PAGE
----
Early Tuesday morning, hundreds of Latinos gathered at Tribeca Rooftop in Manhattan to honor four groundbreaking Latinas, including renowned activist Dolores Huerta, for their outstanding activism and professional accomplishments that promote leadership. The annual event was hosted by the organization Latino Justice PRLDEF, which works on issues that affect Latinos, like immigrant rights, criminal justice reform, and education, among others.
The honorees were Ileana Musa, a top executive at Morgan Stanley —a sponsor of the event— who has twice been named by Fortune as one of the Top 50 Most Powerful Latinas in corporate America; Yvonne García, chief of staff to State Street Corporation’s CEO, and Chairwoman of the Greater Boston Chamber’s Women’s Network; Ruby Corado, founder of Casa Ruby, a an organization based in Washington D.C. that provides aid and social services to the LGBTQ community; and Dolores Huerta, acclaimed labor rights activist and founder of the Dolores Huerta Foundation.
Huerta was the recipient of the 2019 Pioneer Award and received multiple standing ovations as she delivered her speech. She has spent over 50 years advocating for immigrant workers rights, and used her speech not to thank people or talk about herself, but to remind people of the importance of unions and to bring awareness to the school to prison pipeline. She also called for people to reach out to their local representatives and help farm workers.
“New York state is 40 years behind California. Please call your state legislator, because I know that in 2019, New York can pass laws that protect farm workers,” she urged.
Huerta hopes that legislation can grant farm workers unemployment insurance, days off, and other benefits.
At one point, she united the whole room by getting everyone to chant “Who’s got the power? We’ve got the power. What kind of power? Latino power!”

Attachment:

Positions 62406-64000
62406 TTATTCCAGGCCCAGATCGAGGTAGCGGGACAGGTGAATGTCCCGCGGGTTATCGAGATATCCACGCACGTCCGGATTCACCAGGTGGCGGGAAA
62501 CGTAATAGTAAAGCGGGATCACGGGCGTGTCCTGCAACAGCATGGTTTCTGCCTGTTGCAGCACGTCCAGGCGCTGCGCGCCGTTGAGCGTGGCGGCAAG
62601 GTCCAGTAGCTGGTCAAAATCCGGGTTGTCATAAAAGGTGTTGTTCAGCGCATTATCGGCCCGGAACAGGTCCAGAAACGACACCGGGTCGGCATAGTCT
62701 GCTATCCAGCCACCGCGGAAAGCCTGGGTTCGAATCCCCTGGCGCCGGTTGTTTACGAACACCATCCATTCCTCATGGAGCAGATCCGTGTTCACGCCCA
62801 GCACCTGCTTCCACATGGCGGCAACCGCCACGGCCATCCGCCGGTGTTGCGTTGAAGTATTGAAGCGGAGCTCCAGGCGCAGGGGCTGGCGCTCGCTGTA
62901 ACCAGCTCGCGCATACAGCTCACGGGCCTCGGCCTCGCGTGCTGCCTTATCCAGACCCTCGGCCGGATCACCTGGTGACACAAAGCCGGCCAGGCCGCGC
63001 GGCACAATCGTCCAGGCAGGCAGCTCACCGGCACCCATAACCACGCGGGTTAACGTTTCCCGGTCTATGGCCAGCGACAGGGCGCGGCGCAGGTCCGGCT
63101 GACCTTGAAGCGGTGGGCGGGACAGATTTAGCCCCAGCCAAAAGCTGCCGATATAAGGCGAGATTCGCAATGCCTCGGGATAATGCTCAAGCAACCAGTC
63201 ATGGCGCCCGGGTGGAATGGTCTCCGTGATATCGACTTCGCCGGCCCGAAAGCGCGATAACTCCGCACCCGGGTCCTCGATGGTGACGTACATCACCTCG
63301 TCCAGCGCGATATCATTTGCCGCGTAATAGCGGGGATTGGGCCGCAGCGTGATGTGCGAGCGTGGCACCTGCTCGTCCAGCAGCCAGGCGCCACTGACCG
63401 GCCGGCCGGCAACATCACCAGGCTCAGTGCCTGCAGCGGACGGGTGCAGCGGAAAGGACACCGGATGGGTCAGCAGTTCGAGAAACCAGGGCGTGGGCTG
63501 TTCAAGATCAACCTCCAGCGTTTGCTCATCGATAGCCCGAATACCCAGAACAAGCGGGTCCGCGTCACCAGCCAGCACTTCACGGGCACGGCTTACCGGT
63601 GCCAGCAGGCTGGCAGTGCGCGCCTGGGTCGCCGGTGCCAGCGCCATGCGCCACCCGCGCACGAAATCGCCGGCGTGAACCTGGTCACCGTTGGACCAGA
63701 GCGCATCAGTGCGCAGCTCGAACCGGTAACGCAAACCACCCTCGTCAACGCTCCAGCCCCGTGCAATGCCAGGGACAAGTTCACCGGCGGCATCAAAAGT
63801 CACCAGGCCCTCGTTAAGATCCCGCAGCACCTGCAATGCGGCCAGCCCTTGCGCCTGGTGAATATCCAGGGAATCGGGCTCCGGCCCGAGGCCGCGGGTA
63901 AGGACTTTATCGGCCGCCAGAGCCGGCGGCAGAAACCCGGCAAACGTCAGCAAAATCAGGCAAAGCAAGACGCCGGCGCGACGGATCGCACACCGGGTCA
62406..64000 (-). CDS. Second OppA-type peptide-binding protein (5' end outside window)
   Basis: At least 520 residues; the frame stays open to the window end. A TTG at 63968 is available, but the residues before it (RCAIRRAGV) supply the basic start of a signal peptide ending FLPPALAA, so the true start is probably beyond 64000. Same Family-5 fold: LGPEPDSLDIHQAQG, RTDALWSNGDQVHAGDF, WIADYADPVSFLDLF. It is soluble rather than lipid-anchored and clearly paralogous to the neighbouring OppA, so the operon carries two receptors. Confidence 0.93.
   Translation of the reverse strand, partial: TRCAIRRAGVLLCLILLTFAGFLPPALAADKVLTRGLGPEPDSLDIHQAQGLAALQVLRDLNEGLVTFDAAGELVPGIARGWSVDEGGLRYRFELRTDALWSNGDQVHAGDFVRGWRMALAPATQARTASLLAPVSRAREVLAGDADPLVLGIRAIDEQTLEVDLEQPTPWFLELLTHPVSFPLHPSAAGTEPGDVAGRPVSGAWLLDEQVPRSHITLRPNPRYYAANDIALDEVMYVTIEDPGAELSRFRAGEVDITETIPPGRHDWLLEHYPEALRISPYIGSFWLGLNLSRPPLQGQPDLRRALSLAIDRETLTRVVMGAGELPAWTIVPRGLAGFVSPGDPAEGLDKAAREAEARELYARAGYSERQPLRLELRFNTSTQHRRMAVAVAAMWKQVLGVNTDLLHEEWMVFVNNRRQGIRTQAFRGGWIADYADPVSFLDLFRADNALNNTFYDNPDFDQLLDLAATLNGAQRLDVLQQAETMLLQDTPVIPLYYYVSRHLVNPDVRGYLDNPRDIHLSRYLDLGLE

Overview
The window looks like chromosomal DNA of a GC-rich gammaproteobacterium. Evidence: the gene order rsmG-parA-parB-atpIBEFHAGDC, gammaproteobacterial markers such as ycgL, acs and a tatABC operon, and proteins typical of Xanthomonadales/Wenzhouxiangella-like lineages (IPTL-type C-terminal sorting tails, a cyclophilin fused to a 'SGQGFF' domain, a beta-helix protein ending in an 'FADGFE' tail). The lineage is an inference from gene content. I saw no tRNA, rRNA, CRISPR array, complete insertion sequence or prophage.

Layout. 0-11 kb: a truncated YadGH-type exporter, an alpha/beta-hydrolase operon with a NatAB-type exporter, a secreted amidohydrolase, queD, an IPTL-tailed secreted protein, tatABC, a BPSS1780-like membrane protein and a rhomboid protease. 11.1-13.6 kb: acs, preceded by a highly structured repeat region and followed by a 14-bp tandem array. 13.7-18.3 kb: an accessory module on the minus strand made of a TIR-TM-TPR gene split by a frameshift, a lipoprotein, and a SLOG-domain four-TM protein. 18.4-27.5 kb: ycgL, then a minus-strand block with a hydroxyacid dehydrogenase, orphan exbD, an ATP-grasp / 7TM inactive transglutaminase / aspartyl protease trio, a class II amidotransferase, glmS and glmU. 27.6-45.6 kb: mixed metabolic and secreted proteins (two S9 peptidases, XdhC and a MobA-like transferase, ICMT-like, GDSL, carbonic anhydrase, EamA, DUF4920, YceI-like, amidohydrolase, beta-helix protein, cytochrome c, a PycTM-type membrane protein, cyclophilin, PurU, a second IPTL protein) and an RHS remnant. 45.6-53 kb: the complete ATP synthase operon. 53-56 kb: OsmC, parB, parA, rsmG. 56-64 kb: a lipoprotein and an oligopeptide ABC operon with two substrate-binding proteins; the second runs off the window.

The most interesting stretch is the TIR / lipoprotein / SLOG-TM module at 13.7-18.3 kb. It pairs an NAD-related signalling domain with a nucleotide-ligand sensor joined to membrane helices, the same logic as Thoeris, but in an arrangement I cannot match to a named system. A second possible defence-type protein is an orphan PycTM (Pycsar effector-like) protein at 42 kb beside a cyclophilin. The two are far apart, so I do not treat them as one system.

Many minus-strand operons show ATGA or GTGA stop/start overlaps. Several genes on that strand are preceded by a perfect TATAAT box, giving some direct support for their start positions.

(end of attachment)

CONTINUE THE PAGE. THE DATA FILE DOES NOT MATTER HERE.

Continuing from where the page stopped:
— Fernando A Bohorquez (@F_A_Bohorquez) June 19, 2019
Latino Rebels also spoke to Ruby Corado, who is the first transgender woman to receive the honor.
Corado moved to the United States from El Salvador when she was a teenager, and quickly realized that people treated her differently, so after many years of advocating for LGBTQ communities —especially those of color— and for immigrant rights in D.C., she created Casa Ruby in 2010.
Corado says she’s created a space that helps not only members of the LGBTQ community, but homeless individuals, sex workers, immigrants, and even those struggling with alcoholism.
“My number one job is to restore people’s dignity. Although legislation has changed and allows people to change their name or have their real gender in their ID’s, a lot are still hungry, and still homeless, and everyone deserves access to these things,” she told Latino Rebels.
Corado was honored to receive the award during Pride Month because she aligns herself with what she says is the true history of pride: liberation, not commercialization.
This year marks the tenth anniversary of the event, which was established back in 2010 to honor Supreme Court Justice Sonia Sotomayor.
“For almost a decade, this event has honored amazing Latinas who are doing exceptional work in their fields and promoting Latina leadership,” said Juan Cartagena, President and General Counsel for Latino Justice, to Latino Rebels.
Cartagena assured that although the organization is national, its purpose is to look out for “our gente in our pueblos and our barrios,” and that’s what these women have done and will continue to do.
Natalia Rodríguez Medina is the 2019 summer correspondent for Latino Rebels. She is a member the Craig Newmark Graduate School of Journalism at CUNY’s Class of 2019. Natalia tweets from @nataliarodmed.